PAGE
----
Loading Add to favorites

Answered by Cindy Perras

When a student with learning disabilities also happens to be an English language learner, the issues surrounding identification and intervention can be quite complex. Careful consideration as to programming is key – this student will continue to require support in English language acquisition as well as receiving appropriate special education intervention and support. The following are generally considered to be key components of a differentiated program for students with LDs who are ELLs:

  • Culturally and linguistically responsive teachers
  • Culturally and linguistically responsive and relevant instruction
  • A supportive learning environment
  • Assistance with English language acquisition
  • Collaboration between classroom teachers and teaching colleagues who have qualifications and experience in teaching English as a Second Language
  • Support in general education classrooms
  • Intensive research-based interventions

Educators should consider using some of the following effective research-based interventions and strategies:

As with any other student with LDs, the Individual Education Plan (IEP) of ELLs with LDs should include a statement of strengths, as well as needs and appropriate teaching and assessment strategies and accommodations.

For more in-depth information on supporting students with LDs who are also ELLs, please click here to visit the LD@school website and access the summary, "Language Acquisition Difficulty or Learning Disability? How to Differentiate and Support English Language Learners with a Learning Disability".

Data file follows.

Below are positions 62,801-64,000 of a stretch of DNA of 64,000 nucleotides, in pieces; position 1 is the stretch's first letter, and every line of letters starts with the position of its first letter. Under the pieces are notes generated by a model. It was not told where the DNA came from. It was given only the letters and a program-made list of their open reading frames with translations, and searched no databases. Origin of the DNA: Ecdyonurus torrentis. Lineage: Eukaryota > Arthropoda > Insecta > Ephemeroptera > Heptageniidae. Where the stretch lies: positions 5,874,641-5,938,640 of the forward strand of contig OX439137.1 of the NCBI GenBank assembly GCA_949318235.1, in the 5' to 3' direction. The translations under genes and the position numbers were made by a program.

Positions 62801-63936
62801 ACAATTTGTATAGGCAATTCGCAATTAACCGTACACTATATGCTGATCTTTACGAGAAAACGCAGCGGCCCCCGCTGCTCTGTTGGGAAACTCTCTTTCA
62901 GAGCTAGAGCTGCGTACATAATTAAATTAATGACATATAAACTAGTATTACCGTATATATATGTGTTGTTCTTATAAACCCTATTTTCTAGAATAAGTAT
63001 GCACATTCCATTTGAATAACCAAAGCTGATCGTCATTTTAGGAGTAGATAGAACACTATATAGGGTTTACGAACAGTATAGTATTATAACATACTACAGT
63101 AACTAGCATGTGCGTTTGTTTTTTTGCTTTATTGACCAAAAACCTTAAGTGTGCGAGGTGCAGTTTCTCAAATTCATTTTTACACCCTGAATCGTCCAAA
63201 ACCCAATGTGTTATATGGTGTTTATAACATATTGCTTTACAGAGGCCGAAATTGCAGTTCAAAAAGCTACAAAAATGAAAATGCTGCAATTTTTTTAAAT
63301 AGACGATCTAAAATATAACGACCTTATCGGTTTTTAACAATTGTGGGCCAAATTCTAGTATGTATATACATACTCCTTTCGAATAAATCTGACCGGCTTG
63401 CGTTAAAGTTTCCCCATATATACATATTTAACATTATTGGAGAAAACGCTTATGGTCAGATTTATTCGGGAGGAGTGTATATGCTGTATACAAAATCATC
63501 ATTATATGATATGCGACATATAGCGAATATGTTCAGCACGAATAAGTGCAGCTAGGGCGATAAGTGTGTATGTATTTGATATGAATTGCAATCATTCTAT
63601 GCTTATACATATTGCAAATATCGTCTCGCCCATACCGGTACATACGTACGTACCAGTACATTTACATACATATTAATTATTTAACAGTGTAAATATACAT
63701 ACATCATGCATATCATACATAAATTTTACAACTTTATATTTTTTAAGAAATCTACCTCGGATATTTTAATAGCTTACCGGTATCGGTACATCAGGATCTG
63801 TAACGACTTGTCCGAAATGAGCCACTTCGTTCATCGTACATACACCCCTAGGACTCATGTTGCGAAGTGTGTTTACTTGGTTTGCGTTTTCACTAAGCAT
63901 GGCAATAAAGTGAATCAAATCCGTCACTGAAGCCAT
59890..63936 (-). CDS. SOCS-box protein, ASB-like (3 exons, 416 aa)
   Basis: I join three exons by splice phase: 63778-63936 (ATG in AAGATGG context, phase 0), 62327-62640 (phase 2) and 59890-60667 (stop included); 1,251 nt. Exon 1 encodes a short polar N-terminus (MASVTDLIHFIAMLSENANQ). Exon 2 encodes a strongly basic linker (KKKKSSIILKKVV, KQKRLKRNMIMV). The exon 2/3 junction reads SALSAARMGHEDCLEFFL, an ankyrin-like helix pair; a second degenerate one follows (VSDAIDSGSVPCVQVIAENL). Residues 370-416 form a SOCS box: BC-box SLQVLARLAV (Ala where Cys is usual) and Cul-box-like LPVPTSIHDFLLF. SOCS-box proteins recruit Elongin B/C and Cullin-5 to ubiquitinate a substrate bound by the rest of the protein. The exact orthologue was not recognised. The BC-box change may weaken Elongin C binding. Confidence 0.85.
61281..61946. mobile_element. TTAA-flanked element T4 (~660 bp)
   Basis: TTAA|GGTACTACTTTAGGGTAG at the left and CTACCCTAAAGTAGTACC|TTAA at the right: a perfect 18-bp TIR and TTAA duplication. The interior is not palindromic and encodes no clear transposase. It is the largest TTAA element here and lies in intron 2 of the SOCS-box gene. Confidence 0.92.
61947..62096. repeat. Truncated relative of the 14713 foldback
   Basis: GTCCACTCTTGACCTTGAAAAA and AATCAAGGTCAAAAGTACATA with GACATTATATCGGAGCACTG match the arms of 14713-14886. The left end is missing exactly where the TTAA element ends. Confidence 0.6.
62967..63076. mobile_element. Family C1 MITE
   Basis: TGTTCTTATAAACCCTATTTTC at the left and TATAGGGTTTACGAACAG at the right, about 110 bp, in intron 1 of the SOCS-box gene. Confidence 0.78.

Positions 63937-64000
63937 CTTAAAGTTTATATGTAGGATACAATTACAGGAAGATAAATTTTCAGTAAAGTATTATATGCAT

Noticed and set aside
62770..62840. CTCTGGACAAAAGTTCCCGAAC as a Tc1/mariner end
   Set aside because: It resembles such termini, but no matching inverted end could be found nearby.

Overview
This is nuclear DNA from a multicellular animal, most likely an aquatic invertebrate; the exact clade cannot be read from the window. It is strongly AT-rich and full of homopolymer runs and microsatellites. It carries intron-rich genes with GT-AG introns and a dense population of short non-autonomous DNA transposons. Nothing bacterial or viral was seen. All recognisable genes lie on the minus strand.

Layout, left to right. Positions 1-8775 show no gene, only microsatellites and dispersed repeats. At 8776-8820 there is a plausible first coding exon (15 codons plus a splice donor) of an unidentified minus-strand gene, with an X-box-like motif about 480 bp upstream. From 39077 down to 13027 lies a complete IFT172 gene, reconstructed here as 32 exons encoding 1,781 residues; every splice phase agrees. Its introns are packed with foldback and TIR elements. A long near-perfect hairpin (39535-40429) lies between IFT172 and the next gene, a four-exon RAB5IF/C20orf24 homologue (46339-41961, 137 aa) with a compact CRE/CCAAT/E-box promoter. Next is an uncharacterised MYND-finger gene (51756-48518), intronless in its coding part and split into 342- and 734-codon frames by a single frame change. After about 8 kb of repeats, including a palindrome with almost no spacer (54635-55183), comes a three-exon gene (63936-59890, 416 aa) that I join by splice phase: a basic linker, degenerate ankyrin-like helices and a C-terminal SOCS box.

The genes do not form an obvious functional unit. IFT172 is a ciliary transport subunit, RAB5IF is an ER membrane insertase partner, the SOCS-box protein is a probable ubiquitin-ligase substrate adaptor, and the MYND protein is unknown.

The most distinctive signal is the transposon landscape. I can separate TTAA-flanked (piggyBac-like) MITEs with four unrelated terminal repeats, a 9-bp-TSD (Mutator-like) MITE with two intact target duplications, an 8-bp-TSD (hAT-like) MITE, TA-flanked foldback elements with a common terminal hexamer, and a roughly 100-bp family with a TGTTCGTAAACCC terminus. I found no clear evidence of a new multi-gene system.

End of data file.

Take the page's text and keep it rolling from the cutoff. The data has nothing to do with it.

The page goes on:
horizontal line tealPhoto of Cindy PerrasCindy Perras is the English Educational Consultant with the Learning Disabilities Association of Ontario, working as a member of the LD@school Team and LD@school/TA@l’école Advisory Committee. Cindy is an educator with 35 years of experience in special education, as a teacher, Consultant, Co-ordinator, and parent. Her professional qualifications include a Masters of Education degree from Brock University, a Bachelor of Education degree from the Ontario Teachers’ Education College, a Bachelor of Arts from the University of Windsor, and a Specialist in Special Education; additionally, Cindy has completed the Ph.D. coursework at OISE/UT. Cindy enjoys researching and writing articles for LD@school, connecting with Ontario school district administrators and educators, and assisting with planning for the Educators’ Institute.